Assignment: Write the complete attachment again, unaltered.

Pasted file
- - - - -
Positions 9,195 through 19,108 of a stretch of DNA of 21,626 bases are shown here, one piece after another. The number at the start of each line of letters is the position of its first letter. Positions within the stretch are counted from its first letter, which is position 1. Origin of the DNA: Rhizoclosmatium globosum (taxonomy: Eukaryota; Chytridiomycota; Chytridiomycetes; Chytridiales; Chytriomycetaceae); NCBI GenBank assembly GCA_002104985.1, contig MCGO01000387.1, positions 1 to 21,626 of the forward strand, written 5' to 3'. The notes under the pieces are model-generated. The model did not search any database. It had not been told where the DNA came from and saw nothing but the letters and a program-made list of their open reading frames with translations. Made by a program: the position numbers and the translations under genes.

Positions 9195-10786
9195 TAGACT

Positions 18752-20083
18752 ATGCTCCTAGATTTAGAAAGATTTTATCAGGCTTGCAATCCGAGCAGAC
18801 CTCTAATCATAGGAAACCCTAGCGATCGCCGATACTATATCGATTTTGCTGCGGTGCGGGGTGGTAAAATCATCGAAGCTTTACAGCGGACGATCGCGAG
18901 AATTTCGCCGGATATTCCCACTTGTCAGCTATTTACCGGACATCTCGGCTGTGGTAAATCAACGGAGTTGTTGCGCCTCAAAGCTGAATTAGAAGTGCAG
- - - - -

Positions 9,195 through 19,108 of a stretch of DNA of 21,626 bases are shown here, one piece after another. The number at the start of each line of letters is the position of its first letter. Positions within the stretch are counted from its first letter, which is position 1. Origin of the DNA: Rhizoclosmatium globosum (taxonomy: Eukaryota; Chytridiomycota; Chytridiomycetes; Chytridiales; Chytriomycetaceae); NCBI GenBank assembly GCA_002104985.1, contig MCGO01000387.1, positions 1 to 21,626 of the forward strand, written 5' to 3'. The notes under the pieces are model-generated. The model did not search any database. It had not been told where the DNA came from and saw nothing but the letters and a program-made list of their open reading frames with translations. Made by a program: the position numbers and the translations under genes.

Positions 9195-10786
9195 TAGACT

Positions 18752-20083
18752 ATGCTCCTAGATTTAGAAAGATTTTATCAGGCTTGCAATCCGAGCAGAC
18801 CTCTAATCATAGGAAACCCTAGCGATCGCCGATACTATATCGATTTTGCTGCGGTGCGGGGTGGTAAAATCATCGAAGCTTTACAGCGGACGATCGCGAG
18901 AATTTCGCCGGATATTCCCACTTGTCAGCTATTTACCGGACATCTCGGCTGTGGTAAATCAACGGAGTTGTTGCGCCTCAAAGCTGAATTAGAAGTGCAG